There is talk of a new volume of the letters of Jane Welsh Carlyle, which I should very much like to read; for these letters are said to be certain which were suppressed by Froude (James Anthony Froude, Carlyle’s biographer) — he intent on revealing Carlyle’s defects as a husband — and in which she writes in a tone of wifely affection, without a word of bitterness or complaint.
If she can see and understand from the other side, it will give her happiness for it is a sorry business to have the secrets of one’s hearth and one’s intimate relations laid bare before a curious and non-understanding public. For how can any outsider understand what makes the happiness or unhappiness of any marriage, or whose is the fault, if there is any want of harmony?
In this case, it is clear that neither Carlyle, nor his wife, had a sweet, easy temper. But he had his work to engross him and he was the last man to hint at a defect in her to any human being. She on the other hand, suffered from a certain leanness of soul which feminine duties did not satisfy.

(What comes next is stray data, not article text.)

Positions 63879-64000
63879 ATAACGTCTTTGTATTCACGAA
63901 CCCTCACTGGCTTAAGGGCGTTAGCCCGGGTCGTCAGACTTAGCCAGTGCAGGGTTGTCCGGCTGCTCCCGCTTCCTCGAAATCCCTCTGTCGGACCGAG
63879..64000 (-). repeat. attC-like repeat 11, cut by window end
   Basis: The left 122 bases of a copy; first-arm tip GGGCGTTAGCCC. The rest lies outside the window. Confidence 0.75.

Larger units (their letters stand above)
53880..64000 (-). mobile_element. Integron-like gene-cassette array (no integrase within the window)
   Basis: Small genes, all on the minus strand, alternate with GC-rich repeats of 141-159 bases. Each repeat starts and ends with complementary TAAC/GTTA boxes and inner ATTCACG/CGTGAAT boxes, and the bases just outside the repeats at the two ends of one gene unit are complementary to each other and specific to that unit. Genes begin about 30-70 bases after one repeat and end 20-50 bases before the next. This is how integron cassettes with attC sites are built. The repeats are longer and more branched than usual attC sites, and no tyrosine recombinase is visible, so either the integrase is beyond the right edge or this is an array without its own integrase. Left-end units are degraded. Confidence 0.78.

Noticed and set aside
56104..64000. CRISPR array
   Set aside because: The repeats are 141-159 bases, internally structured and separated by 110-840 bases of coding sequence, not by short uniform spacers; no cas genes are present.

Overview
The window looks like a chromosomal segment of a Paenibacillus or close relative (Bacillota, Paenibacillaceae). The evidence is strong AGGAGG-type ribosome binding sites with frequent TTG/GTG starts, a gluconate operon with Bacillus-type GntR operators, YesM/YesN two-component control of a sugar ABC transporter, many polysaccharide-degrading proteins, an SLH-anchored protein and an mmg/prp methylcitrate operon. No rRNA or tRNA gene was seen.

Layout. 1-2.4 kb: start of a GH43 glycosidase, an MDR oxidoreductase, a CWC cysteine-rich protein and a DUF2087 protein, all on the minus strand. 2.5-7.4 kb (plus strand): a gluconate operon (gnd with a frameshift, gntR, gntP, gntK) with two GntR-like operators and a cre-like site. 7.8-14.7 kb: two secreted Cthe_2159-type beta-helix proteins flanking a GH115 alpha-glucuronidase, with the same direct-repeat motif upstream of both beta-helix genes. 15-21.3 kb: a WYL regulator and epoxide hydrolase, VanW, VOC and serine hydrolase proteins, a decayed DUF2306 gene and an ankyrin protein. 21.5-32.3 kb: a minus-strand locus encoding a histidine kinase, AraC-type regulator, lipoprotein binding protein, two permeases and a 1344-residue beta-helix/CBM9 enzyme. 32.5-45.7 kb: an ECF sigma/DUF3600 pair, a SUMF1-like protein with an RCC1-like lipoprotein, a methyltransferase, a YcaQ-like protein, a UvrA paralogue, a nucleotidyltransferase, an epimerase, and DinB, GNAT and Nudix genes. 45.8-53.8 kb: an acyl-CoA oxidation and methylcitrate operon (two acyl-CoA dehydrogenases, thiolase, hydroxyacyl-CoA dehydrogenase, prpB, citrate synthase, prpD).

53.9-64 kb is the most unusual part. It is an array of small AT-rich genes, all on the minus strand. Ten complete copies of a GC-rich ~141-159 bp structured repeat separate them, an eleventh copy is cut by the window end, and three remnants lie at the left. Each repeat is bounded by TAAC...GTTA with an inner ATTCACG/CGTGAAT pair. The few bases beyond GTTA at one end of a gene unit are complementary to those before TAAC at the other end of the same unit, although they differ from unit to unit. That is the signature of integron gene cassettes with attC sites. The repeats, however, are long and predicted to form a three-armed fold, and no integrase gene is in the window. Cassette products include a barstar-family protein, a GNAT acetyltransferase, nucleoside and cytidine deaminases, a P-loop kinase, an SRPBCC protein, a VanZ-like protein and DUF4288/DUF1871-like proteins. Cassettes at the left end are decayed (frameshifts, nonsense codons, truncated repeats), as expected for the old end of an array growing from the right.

She was too clever, too exacting and her marriage — as is the way of all things human — did not bring her the happiness she looked for. Perhaps it was natural she should think the fault did not lie with herself, but with a dyspeptic husband, who was so unfortunate as to be a genius.
It does seem hard that a husband should be held responsible for his wife’s happiness. For giving her a decent home and, with it, protection, respect, kindness; these things a wife has a right to expect from any honest husband; but happiness — that is in a very different category.
One cannot even blame Mrs Carlyle for mentioning her husband’s faults, as a relief to her burdened heart, only she might have done it with a difference. For it is possible not only to love the faults, but to speak of them in a loving way; but anything that savours of censure of one of our own ought not to go outside the family.
Most of us are not above remarking to our intimate friends on the little “ways” of our men-folk; not their faults, strictly so called, but those little habits of temper or action which fall short of perfection but which make them humanly dear to us. One always knows from the tone and the expression whether the critic speaks in love or no.
Ballad Upon a Wedding:
by Sir John Suckling
Her feet beneath her petticoat,
Like little mice stole in and out.
As if they fear’d the light.
But oh she dances such a way.
No sun upon an Easter Day.
Is half so fine a sight.